Background: The Objective Structured Clinical Examination was designed 30 years ago by Harden. It has been thought of as a reliable and objective tool to evaluate clinical competences in structured patient encounters. Although generally accepted as a high stake assessment process, reliability, validity and reproducibility of an OSCE still are subject of discussions and concerns. These days the question urges wether a compensatory or an additional rating is advisable for the final pass-fail decision.
Aim: The hypothesis is that a yellow card system (red flagging) could help to identify the high risk future clinicians.
Method: During 8 OSCE-sessions, which included 354 GP-students, observers were asked to deal a yellow card in case of ‘alarming acts’. These acts were defined as dramatic or dangerous shortcomings on three levels: theoretical, practical and behavioral level.
Result: During three academic years, involving 354 students, and eight OSCE-sessions only 41 yellow cards were dealt. Strikingly, one single observer was responsible for one quarter of the allocations. During two sessions half of all yellow cards was dealt to poor performing students. Students remembered with a yellow card were more likely to underperform on all assessments except on the internship.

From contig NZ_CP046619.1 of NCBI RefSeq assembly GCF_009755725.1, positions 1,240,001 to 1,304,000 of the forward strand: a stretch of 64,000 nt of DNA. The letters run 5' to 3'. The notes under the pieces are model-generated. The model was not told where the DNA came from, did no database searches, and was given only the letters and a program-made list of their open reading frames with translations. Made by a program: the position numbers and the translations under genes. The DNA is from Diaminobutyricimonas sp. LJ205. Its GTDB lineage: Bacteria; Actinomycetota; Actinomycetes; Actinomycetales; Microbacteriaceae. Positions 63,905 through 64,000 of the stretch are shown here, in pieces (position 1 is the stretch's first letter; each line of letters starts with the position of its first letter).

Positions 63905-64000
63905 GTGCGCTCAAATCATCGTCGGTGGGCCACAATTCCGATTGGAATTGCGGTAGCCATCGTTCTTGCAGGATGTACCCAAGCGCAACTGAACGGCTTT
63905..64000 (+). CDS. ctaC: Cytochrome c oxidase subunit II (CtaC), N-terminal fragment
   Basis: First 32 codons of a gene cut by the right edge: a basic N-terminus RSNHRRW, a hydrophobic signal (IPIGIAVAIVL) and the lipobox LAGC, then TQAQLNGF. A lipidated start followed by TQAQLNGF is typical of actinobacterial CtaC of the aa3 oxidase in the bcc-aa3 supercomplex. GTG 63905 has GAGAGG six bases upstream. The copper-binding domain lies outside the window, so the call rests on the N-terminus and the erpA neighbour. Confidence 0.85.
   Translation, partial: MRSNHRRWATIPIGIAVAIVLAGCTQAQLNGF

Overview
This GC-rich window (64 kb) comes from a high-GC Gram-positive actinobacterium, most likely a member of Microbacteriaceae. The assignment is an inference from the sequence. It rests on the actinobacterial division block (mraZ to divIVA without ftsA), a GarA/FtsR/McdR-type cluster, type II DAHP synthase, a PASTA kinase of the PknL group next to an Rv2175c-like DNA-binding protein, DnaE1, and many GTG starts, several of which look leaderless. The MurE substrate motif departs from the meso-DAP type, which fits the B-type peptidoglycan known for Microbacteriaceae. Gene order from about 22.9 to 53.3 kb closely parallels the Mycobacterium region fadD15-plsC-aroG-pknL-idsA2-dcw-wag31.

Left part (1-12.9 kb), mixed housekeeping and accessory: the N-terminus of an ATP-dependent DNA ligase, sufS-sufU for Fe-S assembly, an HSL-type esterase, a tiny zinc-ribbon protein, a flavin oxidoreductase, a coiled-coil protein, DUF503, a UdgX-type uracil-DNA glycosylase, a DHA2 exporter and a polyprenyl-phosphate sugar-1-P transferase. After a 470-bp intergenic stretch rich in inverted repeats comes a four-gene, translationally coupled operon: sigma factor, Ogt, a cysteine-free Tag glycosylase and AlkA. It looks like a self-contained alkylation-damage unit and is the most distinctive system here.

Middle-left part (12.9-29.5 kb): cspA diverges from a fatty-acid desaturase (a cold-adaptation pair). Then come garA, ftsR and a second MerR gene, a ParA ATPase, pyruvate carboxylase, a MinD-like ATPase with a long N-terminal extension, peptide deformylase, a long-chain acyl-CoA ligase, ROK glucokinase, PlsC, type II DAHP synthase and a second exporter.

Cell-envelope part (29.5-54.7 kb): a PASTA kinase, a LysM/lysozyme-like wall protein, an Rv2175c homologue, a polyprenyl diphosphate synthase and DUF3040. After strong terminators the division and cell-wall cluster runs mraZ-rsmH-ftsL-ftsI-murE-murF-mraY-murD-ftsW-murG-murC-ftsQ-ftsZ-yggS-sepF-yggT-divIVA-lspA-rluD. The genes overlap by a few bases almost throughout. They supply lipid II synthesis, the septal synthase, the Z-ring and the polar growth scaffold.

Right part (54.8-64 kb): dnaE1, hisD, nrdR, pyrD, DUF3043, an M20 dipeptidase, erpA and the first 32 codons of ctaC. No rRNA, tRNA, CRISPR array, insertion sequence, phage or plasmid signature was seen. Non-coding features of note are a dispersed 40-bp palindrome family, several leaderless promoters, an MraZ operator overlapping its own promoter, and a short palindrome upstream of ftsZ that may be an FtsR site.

Conclusion: Flagging alarming or critical events during simulated patient encounters does not identify high risk students. Perhaps in future research the evaluation of internships should be stressed in order to guarantee an objective quotation. Finally, the idea of ‘flagging’ is not be abandoned but moved to other assessment situations.